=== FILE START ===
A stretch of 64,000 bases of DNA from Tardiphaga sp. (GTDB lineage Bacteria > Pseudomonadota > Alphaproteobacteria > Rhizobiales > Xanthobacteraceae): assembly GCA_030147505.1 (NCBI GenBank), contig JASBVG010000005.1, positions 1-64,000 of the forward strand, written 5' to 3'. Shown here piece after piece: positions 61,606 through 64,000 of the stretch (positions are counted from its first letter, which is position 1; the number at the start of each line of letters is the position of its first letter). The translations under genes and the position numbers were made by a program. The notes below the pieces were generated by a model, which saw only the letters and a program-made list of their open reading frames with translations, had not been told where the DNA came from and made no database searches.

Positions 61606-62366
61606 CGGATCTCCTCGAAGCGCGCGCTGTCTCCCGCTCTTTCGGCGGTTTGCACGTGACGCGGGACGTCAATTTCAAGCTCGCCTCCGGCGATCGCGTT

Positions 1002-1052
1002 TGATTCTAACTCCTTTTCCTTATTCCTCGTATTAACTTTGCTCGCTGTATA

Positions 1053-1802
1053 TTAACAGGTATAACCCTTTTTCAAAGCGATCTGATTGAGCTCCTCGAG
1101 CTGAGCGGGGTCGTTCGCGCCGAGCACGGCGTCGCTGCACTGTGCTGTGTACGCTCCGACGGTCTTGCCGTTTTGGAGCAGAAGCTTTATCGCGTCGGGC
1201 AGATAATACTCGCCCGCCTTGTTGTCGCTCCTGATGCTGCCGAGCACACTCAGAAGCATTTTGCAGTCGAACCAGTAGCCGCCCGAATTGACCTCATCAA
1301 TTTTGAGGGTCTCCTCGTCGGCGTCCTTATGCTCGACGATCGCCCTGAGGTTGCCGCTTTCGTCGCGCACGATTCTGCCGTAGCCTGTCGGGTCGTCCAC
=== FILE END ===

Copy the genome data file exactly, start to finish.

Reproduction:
A stretch of 64,000 bases of DNA from Tardiphaga sp. (GTDB lineage Bacteria > Pseudomonadota > Alphaproteobacteria > Rhizobiales > Xanthobacteraceae): assembly GCA_030147505.1 (NCBI GenBank), contig JASBVG010000005.1, positions 1-64,000 of the forward strand, written 5' to 3'. Shown here piece after piece: positions 61,606 through 64,000 of the stretch (positions are counted from its first letter, which is position 1; the number at the start of each line of letters is the position of its first letter). The translations under genes and the position numbers were made by a program. The notes below the pieces were generated by a model, which saw only the letters and a program-made list of their open reading frames with translations, had not been told where the DNA came from and made no database searches.

Positions 61606-62366
61606 CGGATCTCCTCGAAGCGCGCGCTGTCTCCCGCTCTTTCGGCGGTTTGCACGTGACGCGGGACGTCAATTTCAAGCTCGCCTCCGGCGATCGCGTT

Positions 1002-1052
1002 TGATTCTAACTCCTTTTCCTTATTCCTCGTATTAACTTTGCTCGCTGTATA

Positions 1053-1802
1053 TTAACAGGTATAACCCTTTTTCAAAGCGATCTGATTGAGCTCCTCGAG
1101 CTGAGCGGGGTCGTTCGCGCCGAGCACGGCGTCGCTGCACTGTGCTGTGTACGCTCCGACGGTCTTGCCGTTTTGGAGCAGAAGCTTTATCGCGTCGGGC
1201 AGATAATACTCGCCCGCCTTGTTGTCGCTCCTGATGCTGCCGAGCACACTCAGAAGCATTTTGCAGTCGAACCAGTAGCCGCCCGAATTGACCTCATCAA
1301 TTTTGAGGGTCTCCTCGTCGGCGTCCTTATGCTCGACGATCGCCCTGAGGTTGCCGCTTTCGTCGCGCACGATTCTGCCGTAGCCTGTCGGGTCGTCCAC